The Age of the Connected Workforce Is Upon Us 

By Ed O'Brien

Category:
ARCView

Summary

connected workforceToday’s industrial organizations must grapple with a myriad of challenges in this age of uncertainty.  Traditional and often unpredictable challenges alike emerge to disrupt operations, many that could ultimately erode profitability. 

This is a main reason why operations and maintenance teams seek solutions that can help them harness the power of data to make critical decisions as quickly and accurately as possible and at the point of work.   This is consistent with their primary goals to enhance operations performance, reduce downtime, and maximize overall return on assets.

Building the Business Case for a Connected Workforce Strategy

While today’s industrial organizations have much data on hand, often there is a dearth of timely, relevant, readily accessible and actionable information.  Now more than ever, maintenance and operations teams need tools to help them assess operations performance so they can make critical decisions safely, in real time, and at the actual point of work. 

Maintenance teams continue to seek ways to improve their ability to collect and interpret meaningful information from all the data generated from disparate IT/OT systems.  Their quest includes ways to effectively track and manage inspections and maintenance processes.  While traditional maintenance software have long been used to document the work done, expectations are now much higher and must cater proactively to the next-gen workforce.  

connected workforceThe maintenance technicians and field workers responsible for daily operations are increasingly aware of the power of real-time and near-real-time data emanating from various enterprise systems such as ERP, EAM, HSSE, etc.  Furthermore, there is need a to rapidly up-skill the newer workers to help replace the current, retirement-bound workforce.  Such capabilities are becoming indispensable to organizations as they adopt new ways to digitally transform and integrate their operations.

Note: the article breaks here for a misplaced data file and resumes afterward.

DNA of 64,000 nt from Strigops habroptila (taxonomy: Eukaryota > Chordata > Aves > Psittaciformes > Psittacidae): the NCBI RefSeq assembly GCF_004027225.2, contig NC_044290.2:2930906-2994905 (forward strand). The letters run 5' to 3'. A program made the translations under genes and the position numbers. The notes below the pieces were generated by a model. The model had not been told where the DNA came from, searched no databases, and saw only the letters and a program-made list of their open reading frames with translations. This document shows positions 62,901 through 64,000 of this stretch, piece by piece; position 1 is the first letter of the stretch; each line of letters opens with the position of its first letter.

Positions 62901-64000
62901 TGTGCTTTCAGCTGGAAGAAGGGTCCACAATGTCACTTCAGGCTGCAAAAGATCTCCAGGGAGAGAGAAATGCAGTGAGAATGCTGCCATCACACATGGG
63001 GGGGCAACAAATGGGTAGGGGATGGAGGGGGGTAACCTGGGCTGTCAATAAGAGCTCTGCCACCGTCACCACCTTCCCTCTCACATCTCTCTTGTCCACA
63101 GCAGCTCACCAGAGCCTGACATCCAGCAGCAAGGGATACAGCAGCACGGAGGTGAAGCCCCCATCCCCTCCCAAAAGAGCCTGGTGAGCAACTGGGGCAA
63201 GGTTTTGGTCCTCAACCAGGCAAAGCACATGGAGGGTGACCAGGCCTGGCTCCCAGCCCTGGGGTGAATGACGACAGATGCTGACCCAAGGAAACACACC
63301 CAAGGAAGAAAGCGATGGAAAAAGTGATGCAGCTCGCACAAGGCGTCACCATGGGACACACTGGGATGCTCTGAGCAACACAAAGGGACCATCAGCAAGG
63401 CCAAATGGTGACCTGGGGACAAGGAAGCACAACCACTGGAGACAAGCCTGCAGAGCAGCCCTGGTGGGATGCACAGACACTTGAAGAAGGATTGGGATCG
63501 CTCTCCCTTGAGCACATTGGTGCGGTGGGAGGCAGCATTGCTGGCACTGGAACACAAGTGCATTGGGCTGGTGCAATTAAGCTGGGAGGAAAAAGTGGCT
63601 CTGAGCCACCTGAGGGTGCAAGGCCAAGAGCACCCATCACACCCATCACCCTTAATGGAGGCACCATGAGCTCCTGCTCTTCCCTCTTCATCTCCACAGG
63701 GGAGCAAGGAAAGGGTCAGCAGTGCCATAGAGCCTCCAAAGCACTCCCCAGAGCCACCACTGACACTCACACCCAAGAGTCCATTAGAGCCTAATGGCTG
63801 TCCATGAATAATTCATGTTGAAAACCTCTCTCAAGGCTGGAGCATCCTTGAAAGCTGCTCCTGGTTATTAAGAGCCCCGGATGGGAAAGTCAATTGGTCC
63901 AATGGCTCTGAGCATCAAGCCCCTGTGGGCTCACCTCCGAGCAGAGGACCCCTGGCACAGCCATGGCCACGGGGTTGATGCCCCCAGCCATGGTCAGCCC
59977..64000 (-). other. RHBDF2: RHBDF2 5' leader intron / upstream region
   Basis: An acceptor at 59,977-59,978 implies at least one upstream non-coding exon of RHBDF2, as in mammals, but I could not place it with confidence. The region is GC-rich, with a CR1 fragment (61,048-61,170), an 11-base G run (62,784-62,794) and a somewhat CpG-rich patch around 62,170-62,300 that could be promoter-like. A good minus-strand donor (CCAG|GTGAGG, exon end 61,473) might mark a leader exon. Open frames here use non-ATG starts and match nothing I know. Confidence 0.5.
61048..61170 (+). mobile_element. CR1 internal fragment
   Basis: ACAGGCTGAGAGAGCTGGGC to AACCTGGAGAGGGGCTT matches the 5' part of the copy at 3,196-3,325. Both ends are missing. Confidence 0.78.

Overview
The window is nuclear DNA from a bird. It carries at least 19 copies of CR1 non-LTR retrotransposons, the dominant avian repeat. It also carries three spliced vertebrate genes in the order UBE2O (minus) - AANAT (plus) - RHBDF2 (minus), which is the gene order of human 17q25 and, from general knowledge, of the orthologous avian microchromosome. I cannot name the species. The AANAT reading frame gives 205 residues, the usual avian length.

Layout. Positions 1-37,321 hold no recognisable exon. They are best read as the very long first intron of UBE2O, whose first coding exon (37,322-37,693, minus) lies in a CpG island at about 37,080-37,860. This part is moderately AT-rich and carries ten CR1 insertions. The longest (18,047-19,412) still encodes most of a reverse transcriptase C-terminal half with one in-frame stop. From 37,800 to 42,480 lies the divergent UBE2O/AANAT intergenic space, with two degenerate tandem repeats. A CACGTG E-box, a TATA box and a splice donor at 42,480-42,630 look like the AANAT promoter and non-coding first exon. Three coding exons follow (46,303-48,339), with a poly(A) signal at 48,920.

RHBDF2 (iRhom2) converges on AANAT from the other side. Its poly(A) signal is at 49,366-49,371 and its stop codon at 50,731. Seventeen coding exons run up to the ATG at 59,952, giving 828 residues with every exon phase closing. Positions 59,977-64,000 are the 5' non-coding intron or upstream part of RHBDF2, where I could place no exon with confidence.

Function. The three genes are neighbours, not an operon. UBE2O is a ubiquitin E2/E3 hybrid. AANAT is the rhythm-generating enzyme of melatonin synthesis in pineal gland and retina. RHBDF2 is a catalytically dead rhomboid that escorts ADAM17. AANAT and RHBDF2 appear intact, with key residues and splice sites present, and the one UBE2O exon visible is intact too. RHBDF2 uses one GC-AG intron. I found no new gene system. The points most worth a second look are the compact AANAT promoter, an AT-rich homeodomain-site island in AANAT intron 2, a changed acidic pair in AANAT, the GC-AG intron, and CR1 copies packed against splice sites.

Due to the labor-intensive nature of these industrial organizations, to realize these capabilities it’s now essential to enable the field worker through technology.

For daily operations, field workers need visibility into equipment health and performance, quick access to other relevant information, and the ability to trigger the right actions.  During repairs, these include visibility into the issue, probable causes, recommended actions, and parts requirements and availability.     

connected workforce

These capabilities are necessary due to the wide variety of data now available from operations and maintenance systems along with IoT data.  Examples include parts and labor time, costs, sensor inputs, and the workflow rules typically generated when managing and maintaining complex assets.  Consequently, organizations are searching for ways that these data can be collected, massaged, and leveraged for decision making at the point of action. 

The Important Role of Wearables in Connecting Workers

Today’s wearable devices provide an effective way for field workers to visualize and consume actionable information.  Interest in wearables is building for a variety of reasons, including fast data capture, hands-free operations, and remote monitoring and assistance.  These tools can be particularly valuable in areas such as maintenance inspections, simulating hazardous field conditions, diagnosing faults, planning work, and displaying repair instructions.  They can help reduce inspection times and improve inspection accuracy.   Moreover, they can be useful for designing and providing training in a controlled environment.  This can increase knowledge retention, reduce travel costs, and improve training productivity.